Jupiter: Roman god of light and sky, and protector of the state and its laws
Many in Christendom would respond to the professor’s questions by saying, “You just have to have faith. You just have to take a leap and accept the God of the Bible. You don’t have to have tangible evidence.” That reaction, of course, is exactly how scoffers want you to answer. Their response: “Aha! You don’t have proof that God exists. So why should I believe in Him? I might as well pick one that suits me better or make up my own god to serve.”
The Bible simply does not teach that one should accept God without evidence. We should test or prove all things, and only believe those things that can be sustained with evidence (1 Thessalonians 5:21). We should not accept what someone tells us “on faith,” because many teach lies; they should be tested to see if their claims can be backed with evidence (1 John 4:1). The truth should be searched for (Acts 17:11). It can be known (John 8:32). God would not expect us to believe that He is the one true God without evidence for that claim.
While there are different ways to answer the question posed by the professor, the most direct and simple answer is that the Bible contains characteristics which humans could not have produced. If it can be proven that a God exists and that the Bible is from God, then logically, the God of the Bible is the true God. It is truly a sad commentary on Christendom at large that the professor, as well as the many individuals that are posing such questions today, have not heard the simple answer about the nature of God’s divine Word.
After taking a moment to recover from the fact that he clearly had never experienced anyone responding rationally to his criticisms, the professor said, “Really? [pause] I’d like to see that evidence.” I pointed him to our book that summarizes the mounds of evidence that testify to the inspiration of the Bible (cf. Butt, 2007), and although he said he did not want to support our organization with a purchase, he allowed an elder at the church that hosted the event to give it to him as a gift.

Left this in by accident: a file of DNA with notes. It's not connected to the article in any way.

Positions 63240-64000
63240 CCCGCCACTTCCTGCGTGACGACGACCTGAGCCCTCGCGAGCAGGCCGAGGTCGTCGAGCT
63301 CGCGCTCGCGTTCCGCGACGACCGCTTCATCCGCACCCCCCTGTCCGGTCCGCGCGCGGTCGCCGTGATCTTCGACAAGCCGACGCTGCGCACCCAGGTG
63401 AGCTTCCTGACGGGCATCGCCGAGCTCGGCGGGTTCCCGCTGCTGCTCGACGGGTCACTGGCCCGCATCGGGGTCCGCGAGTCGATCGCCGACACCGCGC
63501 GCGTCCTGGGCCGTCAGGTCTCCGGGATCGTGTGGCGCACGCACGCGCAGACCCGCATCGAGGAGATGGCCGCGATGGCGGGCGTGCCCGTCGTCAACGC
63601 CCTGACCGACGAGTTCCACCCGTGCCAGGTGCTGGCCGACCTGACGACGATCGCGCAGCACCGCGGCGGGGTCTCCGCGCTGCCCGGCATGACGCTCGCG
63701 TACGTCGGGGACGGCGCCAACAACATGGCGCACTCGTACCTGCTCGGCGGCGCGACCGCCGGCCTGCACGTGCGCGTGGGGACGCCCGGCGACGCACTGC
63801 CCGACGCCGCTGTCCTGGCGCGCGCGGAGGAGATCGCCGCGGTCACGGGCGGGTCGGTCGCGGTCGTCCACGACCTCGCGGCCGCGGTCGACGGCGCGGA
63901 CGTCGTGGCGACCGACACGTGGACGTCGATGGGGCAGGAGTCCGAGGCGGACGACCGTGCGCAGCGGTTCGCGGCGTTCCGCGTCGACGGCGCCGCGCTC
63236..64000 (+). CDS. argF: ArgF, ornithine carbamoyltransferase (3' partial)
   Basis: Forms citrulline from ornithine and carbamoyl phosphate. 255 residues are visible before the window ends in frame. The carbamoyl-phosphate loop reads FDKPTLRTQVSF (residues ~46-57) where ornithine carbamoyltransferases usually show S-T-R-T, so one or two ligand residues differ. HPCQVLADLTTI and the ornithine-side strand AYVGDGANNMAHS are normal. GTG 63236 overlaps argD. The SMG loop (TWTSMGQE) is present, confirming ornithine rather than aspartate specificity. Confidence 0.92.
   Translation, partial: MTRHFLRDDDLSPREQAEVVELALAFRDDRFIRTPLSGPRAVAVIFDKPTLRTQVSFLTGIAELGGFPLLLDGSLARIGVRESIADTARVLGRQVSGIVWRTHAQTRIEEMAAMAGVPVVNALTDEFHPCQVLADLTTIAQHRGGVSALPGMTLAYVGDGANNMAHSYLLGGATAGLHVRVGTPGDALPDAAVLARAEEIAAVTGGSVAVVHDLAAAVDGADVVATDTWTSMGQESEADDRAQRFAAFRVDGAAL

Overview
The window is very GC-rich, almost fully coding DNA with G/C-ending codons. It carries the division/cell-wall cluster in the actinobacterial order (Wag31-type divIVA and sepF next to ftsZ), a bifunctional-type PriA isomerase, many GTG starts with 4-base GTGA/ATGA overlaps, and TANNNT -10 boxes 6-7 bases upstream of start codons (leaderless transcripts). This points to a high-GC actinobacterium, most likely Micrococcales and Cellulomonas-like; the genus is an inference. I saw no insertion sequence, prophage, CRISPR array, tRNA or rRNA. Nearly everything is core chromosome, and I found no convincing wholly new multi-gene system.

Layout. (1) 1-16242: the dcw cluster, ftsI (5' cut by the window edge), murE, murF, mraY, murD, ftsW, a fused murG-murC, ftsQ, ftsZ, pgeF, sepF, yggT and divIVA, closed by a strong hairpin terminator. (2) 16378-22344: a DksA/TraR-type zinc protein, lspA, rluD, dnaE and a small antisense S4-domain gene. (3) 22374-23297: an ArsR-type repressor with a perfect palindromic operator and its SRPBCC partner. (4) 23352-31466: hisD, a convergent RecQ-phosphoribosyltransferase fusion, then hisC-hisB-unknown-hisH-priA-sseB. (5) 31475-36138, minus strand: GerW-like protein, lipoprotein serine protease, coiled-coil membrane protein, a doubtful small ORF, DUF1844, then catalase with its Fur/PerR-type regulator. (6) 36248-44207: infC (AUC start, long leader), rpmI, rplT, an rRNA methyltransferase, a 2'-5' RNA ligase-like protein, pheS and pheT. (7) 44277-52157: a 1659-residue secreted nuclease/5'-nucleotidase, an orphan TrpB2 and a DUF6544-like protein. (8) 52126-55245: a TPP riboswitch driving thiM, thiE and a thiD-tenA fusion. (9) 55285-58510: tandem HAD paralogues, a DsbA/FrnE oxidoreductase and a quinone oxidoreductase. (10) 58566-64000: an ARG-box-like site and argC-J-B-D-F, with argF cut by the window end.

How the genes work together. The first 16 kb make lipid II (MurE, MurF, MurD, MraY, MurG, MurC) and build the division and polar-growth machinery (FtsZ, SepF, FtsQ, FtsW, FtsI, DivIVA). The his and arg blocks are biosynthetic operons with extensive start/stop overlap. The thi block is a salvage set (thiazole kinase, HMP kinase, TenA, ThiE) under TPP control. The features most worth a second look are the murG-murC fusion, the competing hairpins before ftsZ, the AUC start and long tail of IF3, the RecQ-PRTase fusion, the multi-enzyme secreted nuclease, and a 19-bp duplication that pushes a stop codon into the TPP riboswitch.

Ganesh: Hindu god of wisdom, knowledge, and new beginnings
If you have not studied the divine qualities of the Bible, or are not prepared to carry on a discussion with others about the inspiration of the Bible, might I recommend to you that you secure a copy of Behold! The Word of God through our Web store immediately. Consider also getting the free pdf version in the “PDF-Books” section of our Web site, browsing the “Inspiration of the Bible” category on our Web site, or at the very least, order a back issue of our Reason & Revelation article titled “3 Good Reasons to Believe the Bible is from God” (Butt and Lyons, 2015). Consider also those friends, loved ones, and even enemies that might benefit from a copy. The professor’s question is one of the most pivotal questions one can ask today, and the Lord’s army must be armed with the truth to be able to aid those seeking it.


Butt, Kyle (2007), Behold! The Word of God (Montgomery, AL: Apologetics Press).
Butt, Kyle (2010), A Christian’s Guide to Refuting Modern Atheism (Montgomery, AL: Apologetics Press).
Butt, Kyle and Eric Lyons (2015), “3 Good Reasons to Believe the Bible is from God,” Reason & Revelation, 35[1]:2-11.
Langton, James (2005), “In the Beginning There Was the Flying Spaghetti Monster,” The Telegraph, September 11, http://www.telegraph.co.uk/news/worldnews/northamerica/usa/1498162/In-the-beginning-there-was-the-Flying-Spaghetti-Monster.html.

Bible Inspiration: The Crucifixion Clothes by Dave Miller, Ph.D.